• Better yields. Corn yields improved 3% in a three-year rotation and 4% in a four-year rotation compared to a standard corn-soybean rotation. Soybean yields improved 13% in a three-year rotation and about 17% in a four-year rotation.

• Improved soil health. Soils in extended rotations tested higher for organic matter and microbial biomass and provide the crops higher amounts of usable nitrogen.

• Reduced erosion potential. In a four-year rotation, estimated sheet and rill erosion fell about 35% compared to the corn-soybean rotation. In a three-year rotation, sheet and rill erosion fell about 21% compared to a corn-soybean rotation.

• Reduced herbicide and N fertilizer use. The three- and four-year rotations used 88% and 92% less nitrogen fertilizer and 96% and 97% less herbicide. Corn and soybeans in the three- and four-year rotations received band applications of postemergence herbicides and interrow cultivation. Conventional weed management practices are compatible with extended rotations if careful attention is paid to potential problems with herbicide carryover.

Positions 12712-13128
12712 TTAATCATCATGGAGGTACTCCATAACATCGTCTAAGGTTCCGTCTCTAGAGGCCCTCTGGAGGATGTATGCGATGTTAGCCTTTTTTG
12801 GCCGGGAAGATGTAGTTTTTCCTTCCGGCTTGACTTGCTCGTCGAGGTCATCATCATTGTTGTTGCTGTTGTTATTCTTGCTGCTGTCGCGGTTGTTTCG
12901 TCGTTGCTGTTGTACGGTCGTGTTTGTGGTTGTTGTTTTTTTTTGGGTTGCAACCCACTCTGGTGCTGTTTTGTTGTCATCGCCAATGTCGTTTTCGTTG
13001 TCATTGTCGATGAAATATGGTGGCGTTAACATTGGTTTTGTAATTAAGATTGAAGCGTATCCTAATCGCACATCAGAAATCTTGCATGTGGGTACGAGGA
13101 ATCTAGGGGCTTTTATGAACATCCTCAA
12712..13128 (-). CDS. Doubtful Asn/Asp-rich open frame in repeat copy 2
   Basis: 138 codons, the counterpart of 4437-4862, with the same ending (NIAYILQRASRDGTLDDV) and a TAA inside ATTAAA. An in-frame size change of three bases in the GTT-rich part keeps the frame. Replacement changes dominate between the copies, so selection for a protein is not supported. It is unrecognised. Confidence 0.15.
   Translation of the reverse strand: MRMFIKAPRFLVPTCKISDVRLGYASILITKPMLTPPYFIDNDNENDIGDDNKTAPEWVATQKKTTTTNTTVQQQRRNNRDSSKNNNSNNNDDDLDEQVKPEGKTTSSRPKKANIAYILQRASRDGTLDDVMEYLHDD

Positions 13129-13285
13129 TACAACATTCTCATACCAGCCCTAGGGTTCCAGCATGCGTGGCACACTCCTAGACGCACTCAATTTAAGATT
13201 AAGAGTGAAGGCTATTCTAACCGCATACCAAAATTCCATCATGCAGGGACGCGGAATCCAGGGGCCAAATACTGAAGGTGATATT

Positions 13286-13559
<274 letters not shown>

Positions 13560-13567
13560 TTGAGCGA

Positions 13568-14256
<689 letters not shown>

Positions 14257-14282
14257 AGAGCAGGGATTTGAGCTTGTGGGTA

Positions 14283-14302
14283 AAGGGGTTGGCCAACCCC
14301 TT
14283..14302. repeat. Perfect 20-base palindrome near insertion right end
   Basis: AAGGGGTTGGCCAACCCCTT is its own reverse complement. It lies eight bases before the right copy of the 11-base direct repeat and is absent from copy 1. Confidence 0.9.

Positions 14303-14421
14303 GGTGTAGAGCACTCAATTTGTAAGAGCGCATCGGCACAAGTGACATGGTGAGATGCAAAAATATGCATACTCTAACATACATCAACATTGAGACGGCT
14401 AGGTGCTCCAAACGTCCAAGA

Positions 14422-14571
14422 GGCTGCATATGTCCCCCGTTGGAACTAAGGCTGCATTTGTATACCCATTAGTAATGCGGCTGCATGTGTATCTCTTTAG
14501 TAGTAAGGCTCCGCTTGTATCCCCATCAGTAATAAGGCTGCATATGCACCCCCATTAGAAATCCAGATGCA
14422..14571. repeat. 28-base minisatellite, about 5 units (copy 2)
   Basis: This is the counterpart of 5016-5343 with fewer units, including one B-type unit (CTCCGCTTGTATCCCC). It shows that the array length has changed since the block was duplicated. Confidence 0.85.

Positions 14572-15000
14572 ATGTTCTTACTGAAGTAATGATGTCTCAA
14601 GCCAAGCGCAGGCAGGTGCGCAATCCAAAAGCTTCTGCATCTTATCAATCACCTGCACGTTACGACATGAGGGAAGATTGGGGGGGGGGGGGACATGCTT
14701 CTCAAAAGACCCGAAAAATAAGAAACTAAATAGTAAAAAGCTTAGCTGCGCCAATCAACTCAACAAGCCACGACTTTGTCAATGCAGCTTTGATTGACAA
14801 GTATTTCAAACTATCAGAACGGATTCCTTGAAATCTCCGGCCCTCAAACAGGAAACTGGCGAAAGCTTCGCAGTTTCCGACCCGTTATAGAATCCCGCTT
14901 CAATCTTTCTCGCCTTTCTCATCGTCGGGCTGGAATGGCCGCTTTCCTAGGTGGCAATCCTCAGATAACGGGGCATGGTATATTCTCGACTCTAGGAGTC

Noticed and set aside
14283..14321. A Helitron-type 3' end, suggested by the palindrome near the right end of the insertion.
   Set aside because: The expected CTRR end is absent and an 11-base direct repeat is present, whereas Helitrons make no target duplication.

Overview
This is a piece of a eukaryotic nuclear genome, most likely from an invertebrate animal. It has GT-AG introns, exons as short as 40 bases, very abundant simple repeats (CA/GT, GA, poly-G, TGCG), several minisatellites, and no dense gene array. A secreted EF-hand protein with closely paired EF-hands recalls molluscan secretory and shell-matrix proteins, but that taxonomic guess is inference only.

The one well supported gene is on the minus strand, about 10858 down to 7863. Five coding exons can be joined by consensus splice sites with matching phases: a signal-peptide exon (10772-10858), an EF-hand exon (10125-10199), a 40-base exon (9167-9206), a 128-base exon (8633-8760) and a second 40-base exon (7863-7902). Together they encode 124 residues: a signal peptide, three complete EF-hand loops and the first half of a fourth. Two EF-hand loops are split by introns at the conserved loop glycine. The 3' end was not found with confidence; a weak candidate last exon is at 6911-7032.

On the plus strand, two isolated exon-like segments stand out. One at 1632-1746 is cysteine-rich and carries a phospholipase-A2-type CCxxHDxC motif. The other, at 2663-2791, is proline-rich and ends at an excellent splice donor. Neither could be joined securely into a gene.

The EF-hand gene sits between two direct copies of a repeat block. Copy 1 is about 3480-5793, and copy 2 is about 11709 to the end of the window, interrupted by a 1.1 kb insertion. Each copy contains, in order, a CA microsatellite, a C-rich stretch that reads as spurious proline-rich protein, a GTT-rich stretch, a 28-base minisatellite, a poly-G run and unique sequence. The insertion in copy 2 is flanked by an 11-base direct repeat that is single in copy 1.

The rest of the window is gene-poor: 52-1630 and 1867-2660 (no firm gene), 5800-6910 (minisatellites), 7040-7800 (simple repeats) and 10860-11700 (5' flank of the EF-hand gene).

• Reduced disease susceptibility. The three- and four-year rotations exhibited reductions in the incidence and severity of soybean sudden death syndrome.

Liebman agrees that the lack of steady, readily available markets for any crops besides corn or soybeans impedes the adoption of extended rotations. “I also think the decline of mixed crop-livestock farming and a perceived lack of support of alternative crops by agricultural retailers are factors,” he says.

Focusing on finding markets
Groups like Practical Farmers of Iowa are working with farmers and ag businesses to improve the small-grain supply chain. Alisha Bower, strategic initiatives manager with PFI, says many current farmers remember their grandparents growing small grains, but they have never grown them themselves. “We do our best to help farmers ‘relearn’ the skills needed to manage a small grain crop,” she says.

Bower says PFI offers specialized small-grain conferences, monthly educational conference calls, and videos featuring advice from other farmers. “We also offer cost share to help defray some of the risks as farmers go through the first years of honing management and establishing their market,” she adds.